Learning, Unlearning and ASP.NET

"The illiterate of the 21st century will not be those who cannot read and write, but those who cannot learn, unlearn, and relearn."
~ Alvin Toffler

I am sure, you all will agree wholeheartedly with the above quote. Software industry is one of the most dynamic industries to work with. Everyday something new comes up and you have no option but to learn it to be in the race. While learning is a commonly acquired skill by software developers, not many can acquire the unlearning abilities. My experience of training software developers tells me that this skill - unlearning - can dramatically affect your experience with a technology or tool you are learning. Let me tell you how...

As a software developer we always try to apply our knowledge of the existing skillset to the new skills being learned. In fact, not just software development we do this in many spheres of life. We use our past experiences while dealing with the new things. While this may sound quite natural process, this may not be always the best thing to do. That's because by doing so we are allowing our past experiences and biases to control our future experiences.

Based on our past experiences we form a set of expectations that are often rigid and biased. In the process we might be rejecting or ignoring new approaches to deal with a situation. It's like this - if a stranger robs us of our valuables we learn to deal with extreme caution with all the strangers, overlooking the possibility that at least some of them can be friendly and good.

Exactly the same thing happens when we learn a new programming framework or tool with a mind full of expectations born out of our past experiences. In the process we may fail to enjoy the new learning experience and may even fail to put the new framework to its best possible use. Since our programming habits are often formed by programming frameworks we used in the past, the new (and good) approaches provided by the new framework to solve a problem might remain underutilized or even used wrongly.

That's why learning a new programming framework with an open mind free of rigid expectations is important. This requires unlearning - letting go what we learned in the past - and then taking a look at the new framework with a fresh mind. So, unlearning involves "forgetting" a piece of knowledge or experiences (at least temporarily). And unlearning is done for the sake of learning something new in a better way, Or to simplify your developer's life by discarding knowledge / experiences that are no longer necessary.

I often come across developers who know ASP.NET Web Forms and want to learn MVC. When they are learning MVC, many of them make the same mistake - they learn MVC with Web Forms sitting at the back of their mind. This actually hinders their new learning experience because every now and then they keep comparing - "In Web Forms it is this way, in MVC it is that way...". My experience is that those who can't "forget" the Web Forms programming model while using MVC often introduce the following mistakes in their MVC applications:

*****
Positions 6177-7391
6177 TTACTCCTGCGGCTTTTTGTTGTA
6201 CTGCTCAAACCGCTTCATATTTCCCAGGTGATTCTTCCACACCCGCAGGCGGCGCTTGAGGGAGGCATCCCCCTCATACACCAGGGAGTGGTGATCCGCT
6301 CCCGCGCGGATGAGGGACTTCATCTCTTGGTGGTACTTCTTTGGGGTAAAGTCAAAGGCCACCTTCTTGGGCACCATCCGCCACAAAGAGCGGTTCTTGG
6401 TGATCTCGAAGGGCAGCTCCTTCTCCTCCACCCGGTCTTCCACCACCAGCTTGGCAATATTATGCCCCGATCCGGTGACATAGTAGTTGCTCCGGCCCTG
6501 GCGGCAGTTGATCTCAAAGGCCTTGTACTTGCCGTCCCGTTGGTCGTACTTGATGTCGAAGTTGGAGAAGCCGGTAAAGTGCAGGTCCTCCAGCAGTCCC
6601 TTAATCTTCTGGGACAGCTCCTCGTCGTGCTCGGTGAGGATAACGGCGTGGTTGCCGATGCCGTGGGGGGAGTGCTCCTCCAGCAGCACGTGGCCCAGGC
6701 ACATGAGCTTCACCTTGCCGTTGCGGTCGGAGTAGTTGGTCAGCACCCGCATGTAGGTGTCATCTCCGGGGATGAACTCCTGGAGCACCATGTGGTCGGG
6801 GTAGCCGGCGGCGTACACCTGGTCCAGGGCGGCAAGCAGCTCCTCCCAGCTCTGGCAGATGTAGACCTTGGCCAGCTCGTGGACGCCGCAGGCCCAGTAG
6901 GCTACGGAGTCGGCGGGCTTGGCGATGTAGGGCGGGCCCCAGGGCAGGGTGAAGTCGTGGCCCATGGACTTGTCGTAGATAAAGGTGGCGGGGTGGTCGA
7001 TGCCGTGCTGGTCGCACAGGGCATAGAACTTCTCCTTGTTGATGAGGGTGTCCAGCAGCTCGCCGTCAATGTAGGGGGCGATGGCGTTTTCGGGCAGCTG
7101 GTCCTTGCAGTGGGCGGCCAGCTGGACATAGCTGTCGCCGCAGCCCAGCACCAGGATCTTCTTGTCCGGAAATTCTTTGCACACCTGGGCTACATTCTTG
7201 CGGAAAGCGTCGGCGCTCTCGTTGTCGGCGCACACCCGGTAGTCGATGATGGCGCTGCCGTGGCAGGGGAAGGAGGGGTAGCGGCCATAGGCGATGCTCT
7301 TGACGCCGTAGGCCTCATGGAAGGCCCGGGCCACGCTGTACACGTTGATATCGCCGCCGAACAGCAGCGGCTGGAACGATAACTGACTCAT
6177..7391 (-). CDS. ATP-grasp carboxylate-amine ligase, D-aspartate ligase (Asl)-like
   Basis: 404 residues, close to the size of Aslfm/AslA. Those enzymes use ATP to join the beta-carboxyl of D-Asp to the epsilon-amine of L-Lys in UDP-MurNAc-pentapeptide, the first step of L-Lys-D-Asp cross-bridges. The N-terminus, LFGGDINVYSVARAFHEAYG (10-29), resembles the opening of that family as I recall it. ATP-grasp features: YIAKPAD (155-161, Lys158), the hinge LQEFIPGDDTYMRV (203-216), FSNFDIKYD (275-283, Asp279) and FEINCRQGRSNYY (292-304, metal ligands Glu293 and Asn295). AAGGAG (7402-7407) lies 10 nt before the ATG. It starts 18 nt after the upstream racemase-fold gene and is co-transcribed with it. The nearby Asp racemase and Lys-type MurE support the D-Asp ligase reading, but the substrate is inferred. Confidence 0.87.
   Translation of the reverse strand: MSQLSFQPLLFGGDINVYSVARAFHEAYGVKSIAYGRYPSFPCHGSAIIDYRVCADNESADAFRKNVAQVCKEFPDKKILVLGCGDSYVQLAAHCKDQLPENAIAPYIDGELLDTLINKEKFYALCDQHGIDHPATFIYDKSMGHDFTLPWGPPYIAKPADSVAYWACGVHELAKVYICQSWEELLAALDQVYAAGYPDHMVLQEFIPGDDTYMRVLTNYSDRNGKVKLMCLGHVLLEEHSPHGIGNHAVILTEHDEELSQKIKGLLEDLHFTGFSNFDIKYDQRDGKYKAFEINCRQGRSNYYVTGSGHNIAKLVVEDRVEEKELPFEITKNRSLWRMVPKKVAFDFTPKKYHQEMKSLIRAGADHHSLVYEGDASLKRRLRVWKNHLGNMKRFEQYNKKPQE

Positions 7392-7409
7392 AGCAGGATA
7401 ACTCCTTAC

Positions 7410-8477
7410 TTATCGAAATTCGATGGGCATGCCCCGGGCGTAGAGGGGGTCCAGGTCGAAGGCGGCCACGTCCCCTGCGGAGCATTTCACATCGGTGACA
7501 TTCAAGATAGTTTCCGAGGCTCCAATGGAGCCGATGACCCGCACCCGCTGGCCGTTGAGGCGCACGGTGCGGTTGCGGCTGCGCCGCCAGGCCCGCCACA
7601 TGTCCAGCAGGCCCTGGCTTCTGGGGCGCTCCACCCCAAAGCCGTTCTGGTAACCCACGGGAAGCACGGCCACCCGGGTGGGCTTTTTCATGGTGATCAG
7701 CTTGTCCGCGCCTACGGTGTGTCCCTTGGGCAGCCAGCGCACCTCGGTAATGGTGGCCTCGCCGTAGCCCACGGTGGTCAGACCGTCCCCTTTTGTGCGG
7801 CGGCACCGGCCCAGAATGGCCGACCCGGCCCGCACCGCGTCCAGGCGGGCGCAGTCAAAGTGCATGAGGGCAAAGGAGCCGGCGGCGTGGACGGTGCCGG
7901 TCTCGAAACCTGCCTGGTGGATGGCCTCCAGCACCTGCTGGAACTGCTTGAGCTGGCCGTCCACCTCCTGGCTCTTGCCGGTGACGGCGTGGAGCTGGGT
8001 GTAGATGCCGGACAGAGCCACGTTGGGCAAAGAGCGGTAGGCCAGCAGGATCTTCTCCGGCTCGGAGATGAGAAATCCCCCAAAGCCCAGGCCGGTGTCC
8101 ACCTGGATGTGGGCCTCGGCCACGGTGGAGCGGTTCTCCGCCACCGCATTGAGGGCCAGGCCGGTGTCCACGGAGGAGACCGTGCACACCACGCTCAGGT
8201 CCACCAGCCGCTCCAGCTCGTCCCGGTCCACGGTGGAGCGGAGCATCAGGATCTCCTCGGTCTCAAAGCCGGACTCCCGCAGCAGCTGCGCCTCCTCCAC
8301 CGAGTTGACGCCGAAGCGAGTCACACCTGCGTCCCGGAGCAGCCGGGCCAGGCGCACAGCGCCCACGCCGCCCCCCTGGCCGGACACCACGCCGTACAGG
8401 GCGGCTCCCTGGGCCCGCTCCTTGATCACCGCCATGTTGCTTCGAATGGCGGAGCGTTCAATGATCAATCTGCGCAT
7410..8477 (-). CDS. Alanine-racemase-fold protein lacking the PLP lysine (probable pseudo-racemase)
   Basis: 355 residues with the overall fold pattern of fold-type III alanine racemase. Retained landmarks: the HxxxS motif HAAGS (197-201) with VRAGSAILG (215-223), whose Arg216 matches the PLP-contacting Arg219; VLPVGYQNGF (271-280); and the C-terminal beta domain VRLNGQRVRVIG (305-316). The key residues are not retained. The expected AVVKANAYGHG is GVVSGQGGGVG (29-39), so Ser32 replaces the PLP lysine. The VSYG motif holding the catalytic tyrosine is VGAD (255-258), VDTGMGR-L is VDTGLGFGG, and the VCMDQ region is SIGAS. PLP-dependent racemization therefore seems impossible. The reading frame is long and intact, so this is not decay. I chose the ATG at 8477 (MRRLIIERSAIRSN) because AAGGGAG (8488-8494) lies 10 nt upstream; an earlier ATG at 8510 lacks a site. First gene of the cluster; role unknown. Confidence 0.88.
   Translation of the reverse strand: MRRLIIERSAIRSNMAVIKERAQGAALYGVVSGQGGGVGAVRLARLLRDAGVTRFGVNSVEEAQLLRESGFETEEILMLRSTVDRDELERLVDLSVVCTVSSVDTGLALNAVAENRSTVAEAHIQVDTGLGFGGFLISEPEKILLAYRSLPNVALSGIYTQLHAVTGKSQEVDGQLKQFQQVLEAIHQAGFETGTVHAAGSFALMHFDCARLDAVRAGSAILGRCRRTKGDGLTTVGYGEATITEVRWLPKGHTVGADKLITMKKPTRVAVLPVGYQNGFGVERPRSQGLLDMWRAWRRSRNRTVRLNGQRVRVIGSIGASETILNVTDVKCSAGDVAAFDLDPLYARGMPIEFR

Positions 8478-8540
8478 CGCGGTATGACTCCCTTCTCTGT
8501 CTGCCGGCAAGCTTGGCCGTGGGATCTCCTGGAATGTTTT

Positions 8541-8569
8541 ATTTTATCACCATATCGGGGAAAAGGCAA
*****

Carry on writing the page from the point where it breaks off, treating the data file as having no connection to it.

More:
• Fat views (because just like web forms they try to stuff too much in one single view).
  • Too much branching in the view.
  • Too much logic and branching in the controllers. While controllers are analogous to Web Form code-behind they are not the same!
  • Passing too much data using ViewData or ViewBag
  • Thinking constantly in terms of Views while developing the application (Web Forms development is often too much UI centric)

So, watch out your MVC applications for these kind of mistakes. Chances are they are the result of you "porting" your Web Forms knowledge as it is on the MVC framework and trying to replicate the approach you used in Web Forms.

Web Forms developers wanting to learn MVC should learn it keeping this in mind - Don't learn MVC with the same set of rigid experiences of Web Forms. Learn it as a new (and better) tool to program for the web. Try to understand why some things in MVC are designed in the way they are. And also see why some features of Web Forms are totally missing from MVC.

Nobody knows for sure how web development world will shape up, say, 5-10 years from now. Even software vendors need to keep a watch on changing industry trends and then mould  their frameworks or develop new ones. At the same time, as a developers we all need to absorb the new happenings and trends with an open mind, without influencing the new knowledge and possibilities with the biases from our past knowledge. While learning new technologies some developers find the task quite easy whereas many other find it too daunting. If you cultivate the habit of unlearning while learning new technologies you can prepare yourself in a better way than before. Once a new technology is mastered you can then reflect at it using your past learning (if at all required). However, this should be done in attempt to enrich your experience with the new technology and not to fallback on the older way of developing applications.

That's it for now. Keep unlearning :-)


Bipin Joshi is an independent software consultant and trainer by profession specializing in Microsoft web development technologies. Having embraced the Yoga way of life he is also a yoga mentor, meditation teacher, and spiritual guide to his students. He is a prolific author and writes regularly about software development and yoga on his websites. He is programming, meditating, writing, and teaching for over 27 years. To read more about him go here. More details about his Kriya and Meditation online course are available here.

Posted On : 08 February 2014